Amidst crisis e-learning thrives at Bronzeville Academy Charter School

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STUDENTS AT Bronzeville Charter Academy on Chicago’s South Side playfully interact moments before a school photo is taken.

In the 1980s A-Team television series, the team’s leader Hannibal Smith was fond of saying, “I love it when a plan comes together.” That seems to be a line Simcha Baker-Dixon, principal at Bronzeville Academy Charter school might borrow. The unchecked spread of the COVID-19 virus has forced the Cottage Grove Avenue school, along with all others in the city, to close.

Baker-Dixon and her staff at the Cottage Grove Avenue school began planning last year to increase the use of technology at the STEM-focused charter school. Little did they know then that a worldwide pandemic would force the closure of all Chicago schools, including Bronzeville Academy Charter; and the latest technology would play a key role at the academy.

The plan and budgeting they put in place at that time is paying huge dividends, according to Baker-Dixon.

She noted that before the forced closure of in-person classes, students in all grades, kindergarten through eighth showed significant improvements in reading and math. The first-year principal is confident the gains in learning will continue.

Because of the disruptions COVID-19 is causing, Bronzeville Academy Charter students will have Chromebook laptops delivered to their homes.

There will be only one Chromebook per household even if there is more than one academy student in that house. Additionally, the school will supply free internet access to every family.

Baker-Dixon reiterated COVID-19 forced her and her team to accelerate e-learning plans as it became clear students would not be returning to the building after spring break this week.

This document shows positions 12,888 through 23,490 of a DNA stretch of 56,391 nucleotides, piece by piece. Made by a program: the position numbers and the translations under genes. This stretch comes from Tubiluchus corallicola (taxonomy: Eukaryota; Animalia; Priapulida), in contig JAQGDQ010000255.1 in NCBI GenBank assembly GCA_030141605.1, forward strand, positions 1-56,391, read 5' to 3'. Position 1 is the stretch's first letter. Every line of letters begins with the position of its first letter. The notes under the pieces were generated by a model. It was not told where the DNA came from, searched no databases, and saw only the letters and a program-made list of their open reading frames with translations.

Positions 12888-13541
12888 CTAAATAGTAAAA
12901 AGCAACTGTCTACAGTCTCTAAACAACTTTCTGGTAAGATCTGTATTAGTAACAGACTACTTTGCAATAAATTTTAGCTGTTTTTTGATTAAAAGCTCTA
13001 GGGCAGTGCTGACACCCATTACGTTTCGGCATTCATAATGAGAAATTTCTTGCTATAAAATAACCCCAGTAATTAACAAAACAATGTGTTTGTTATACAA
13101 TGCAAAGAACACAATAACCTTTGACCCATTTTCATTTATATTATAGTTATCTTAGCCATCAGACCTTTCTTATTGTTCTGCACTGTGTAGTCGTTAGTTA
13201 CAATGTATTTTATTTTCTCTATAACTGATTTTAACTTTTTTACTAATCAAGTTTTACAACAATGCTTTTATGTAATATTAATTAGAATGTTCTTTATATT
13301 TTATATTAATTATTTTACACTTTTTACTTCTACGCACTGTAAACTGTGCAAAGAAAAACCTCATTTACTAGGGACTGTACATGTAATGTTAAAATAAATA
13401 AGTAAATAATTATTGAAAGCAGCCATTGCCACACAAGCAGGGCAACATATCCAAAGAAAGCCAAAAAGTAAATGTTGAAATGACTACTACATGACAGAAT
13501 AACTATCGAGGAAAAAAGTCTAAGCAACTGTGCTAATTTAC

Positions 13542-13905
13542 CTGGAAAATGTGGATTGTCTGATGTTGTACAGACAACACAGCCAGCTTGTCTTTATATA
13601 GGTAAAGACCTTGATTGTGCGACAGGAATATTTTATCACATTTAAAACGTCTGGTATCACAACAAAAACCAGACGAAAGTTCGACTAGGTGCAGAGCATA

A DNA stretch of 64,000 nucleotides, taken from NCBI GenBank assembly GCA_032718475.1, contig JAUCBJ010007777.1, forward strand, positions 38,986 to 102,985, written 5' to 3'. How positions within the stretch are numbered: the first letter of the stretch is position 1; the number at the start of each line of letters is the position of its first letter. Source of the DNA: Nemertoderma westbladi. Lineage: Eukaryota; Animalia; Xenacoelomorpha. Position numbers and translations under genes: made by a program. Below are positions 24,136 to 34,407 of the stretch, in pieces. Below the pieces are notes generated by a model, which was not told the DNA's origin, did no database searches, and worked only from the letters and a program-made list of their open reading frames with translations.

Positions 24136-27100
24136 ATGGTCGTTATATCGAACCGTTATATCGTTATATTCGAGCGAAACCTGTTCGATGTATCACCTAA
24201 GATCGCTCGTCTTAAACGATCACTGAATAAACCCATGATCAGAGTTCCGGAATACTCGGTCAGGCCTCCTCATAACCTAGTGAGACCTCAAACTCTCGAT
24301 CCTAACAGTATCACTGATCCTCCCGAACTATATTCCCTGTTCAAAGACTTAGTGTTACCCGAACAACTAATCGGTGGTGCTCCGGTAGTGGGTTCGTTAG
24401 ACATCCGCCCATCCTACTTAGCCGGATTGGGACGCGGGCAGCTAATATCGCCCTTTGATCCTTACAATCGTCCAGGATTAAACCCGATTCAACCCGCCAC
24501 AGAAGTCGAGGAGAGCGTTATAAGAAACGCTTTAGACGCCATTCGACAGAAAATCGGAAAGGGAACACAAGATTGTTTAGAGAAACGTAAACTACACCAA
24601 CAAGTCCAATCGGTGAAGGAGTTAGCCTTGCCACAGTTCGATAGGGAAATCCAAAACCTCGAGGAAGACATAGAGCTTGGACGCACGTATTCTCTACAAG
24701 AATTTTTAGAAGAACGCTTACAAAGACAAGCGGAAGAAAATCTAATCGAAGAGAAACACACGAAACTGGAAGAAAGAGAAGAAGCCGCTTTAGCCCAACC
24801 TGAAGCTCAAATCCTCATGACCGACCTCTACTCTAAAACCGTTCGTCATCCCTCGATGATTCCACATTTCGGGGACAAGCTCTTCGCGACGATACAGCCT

The school also is making sure parents are continually informed of all changes and updates, Baker-Dixon said.

Class Dojo is the software teachers use to communicate with families and the principal described it as “extremely effective. We have 266 parents that we communicate with and about 84 percent of that communication occurs through that software platform.” The principal said the other takes place through emails, Google Voice “and a lot of parents have my personal cell number.”

The school’s teachers have ongoing communications with parents, another reason Baker-Dixon cited for student success. “Our third grade teacher, Iris Cooley, has 100 percent participation with parents and the same is true for Ms. Shanette Gaston’s kindergarten parents.”

School officials worked out a plan with food vendor Gorilla Gourmet to have meals delivered to the students’ homes, given they can’t get them at school.

“All of the parents were so grateful that we are being responsive to their needs. They were shocked when we told them about the (food) deliveries,” Baker-Dixon said.

She said during this time it is even more critical than usual that the school is a resource for parents. The closure has not stopped the academy from continuing to provide social services, including speech therapy.

“There also is a social emotional platform through our second step program,” noted Baker-Dixon.

“Here we help students with their coping mechanisms and strategies. Many of the students go through a lot before they come to school every day. Social workers deal with the special needs of our students and constraints placed on them going through the various stages of life…anti-bullying.”

She added that the Robert Crown organization provides info around hygiene, drug awareness and how to be interactive in a responsible and respectful manner.

Baker-Dixon added that the key to weathering the COVID-19 storm has a lot to do with the fact school officials realigned the budget last year to focus more on its STEM (science, technology, engineering and math) mission.

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